Our artichoke harvest has been meager so far this year: one lonely bud. The girls’ enthusiasm to eat it buoyed it straight from the back yard onto this week’s menu, where it was luckily joined by a larger bag of artichokes from our CSA.
I always end up feeling that artichokes are worth the work, don’t you? I usually take the easy way out and steam them in eighths, but at least once a year I roll up my sleeves, clear my counters, and set to work cleaning and slivering artichokes for this recipe. When you’re done, the deep, haunting flavor of any passable artichoke is magnified by caramelization, teased out by rosemary, and slathered across a gorgeous pile of pasta. I confidently assert that this recipe is worth the hour it takes.
Here’s a decent photo tutorial showing the steps for reducing a healthy-looking artichoke to a very-tasty shadow of its former self. You can use artichokes of any size for this recipe–baby artichokes won’t have the thistle-blossom choke in the center, but if you use a larger artichoke you can just scoop out the choke with a paring knife or grapefruit spoon as you go. Thinking of the task as meditative rather than repetitive helps.
Whatever you do, be sure to save the meaty outer leaves that you peel off. I usually steam and serve them separately, but Elise of Simply Recipes offers the even-better idea of simmering them to make a broth. I like the idea of getting three dishes from my bag of artichokes–this pasta, a plate of cold artichoke leaves with dipping sauces, and a steaming bowl of pillowy cheese ravioli floating in artichoke broth. I’ll try that next time and report back. Waste not want not, and all that.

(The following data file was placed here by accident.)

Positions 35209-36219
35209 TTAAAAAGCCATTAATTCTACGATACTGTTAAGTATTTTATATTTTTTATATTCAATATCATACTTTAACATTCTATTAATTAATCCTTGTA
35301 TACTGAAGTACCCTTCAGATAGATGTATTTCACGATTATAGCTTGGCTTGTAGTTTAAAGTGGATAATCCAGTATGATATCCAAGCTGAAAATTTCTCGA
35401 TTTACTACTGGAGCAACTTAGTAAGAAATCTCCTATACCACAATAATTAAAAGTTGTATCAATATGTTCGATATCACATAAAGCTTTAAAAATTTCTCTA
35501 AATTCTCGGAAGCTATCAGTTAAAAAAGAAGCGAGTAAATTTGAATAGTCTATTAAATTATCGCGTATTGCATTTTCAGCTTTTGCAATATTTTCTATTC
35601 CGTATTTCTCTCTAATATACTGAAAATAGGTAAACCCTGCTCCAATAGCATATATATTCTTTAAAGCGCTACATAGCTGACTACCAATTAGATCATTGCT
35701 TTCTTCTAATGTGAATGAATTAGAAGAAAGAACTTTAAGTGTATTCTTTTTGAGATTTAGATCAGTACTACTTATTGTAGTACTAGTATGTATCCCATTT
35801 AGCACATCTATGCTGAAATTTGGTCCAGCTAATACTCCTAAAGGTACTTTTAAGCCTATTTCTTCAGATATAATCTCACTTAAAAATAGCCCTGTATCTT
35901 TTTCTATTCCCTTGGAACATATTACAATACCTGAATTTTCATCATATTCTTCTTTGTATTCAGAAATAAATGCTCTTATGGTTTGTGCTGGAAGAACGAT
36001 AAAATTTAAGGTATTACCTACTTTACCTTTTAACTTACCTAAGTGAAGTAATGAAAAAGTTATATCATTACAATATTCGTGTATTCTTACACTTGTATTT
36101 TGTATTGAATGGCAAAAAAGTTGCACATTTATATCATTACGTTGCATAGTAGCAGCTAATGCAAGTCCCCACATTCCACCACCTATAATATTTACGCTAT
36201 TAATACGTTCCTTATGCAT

p.s. After all that, the kids refused to eat the pasta, of course. The leaves, which remained in recognizable artichoke form, were as popular as ever.
Artichoke and Rosemary Pasta (adapted from Deborah Madison‘s superb Vegetarian Cooking for Everyone): Put on a pot of water for pasta. Fill a bowl with cold water and squeeze in the juice of a couple of lemons. Clean 2 lbs. artichokes as described above (reserving the snapped-off leaves to steam separately), halving them and discarding the choke if necessary. Thinly slice the cleaned halves and drop them into the lemon water to prevent discoloration.
In a wide pan, heat a slick of olive oil and saute the drained sliced artichokes with a finely diced onion over high heat until the artichokes and onion are nicely browned. Lower the heat to medium and add 2 small bay leaves, 2-3 Tbsp. each finely-chopped garlic and rosemary, and 1/2 c. white wine. Stir and scrape the pan for a minute or two until the wine is mostly reduced and absorbed, then add 1 c. water and 1/2 tsp. salt. Cover and cook until the artichokes are tender.
This is a good time to salt your boiling water and start cooking 8-12 oz. spaghetti.
When the artichokes are tender and the pasta is just al dente, use tongs to scoop the spaghetti straight from the boiling water into the pan of artichokes. Combine well and leave over the heat so that the pasta finishes cooking in the flavorful artichoke broth. Add another glug of olive oil and another handful of finely-chopped rosemary, then season to taste with salt and pepper. Optional: pass grated Parmesan cheese at the table.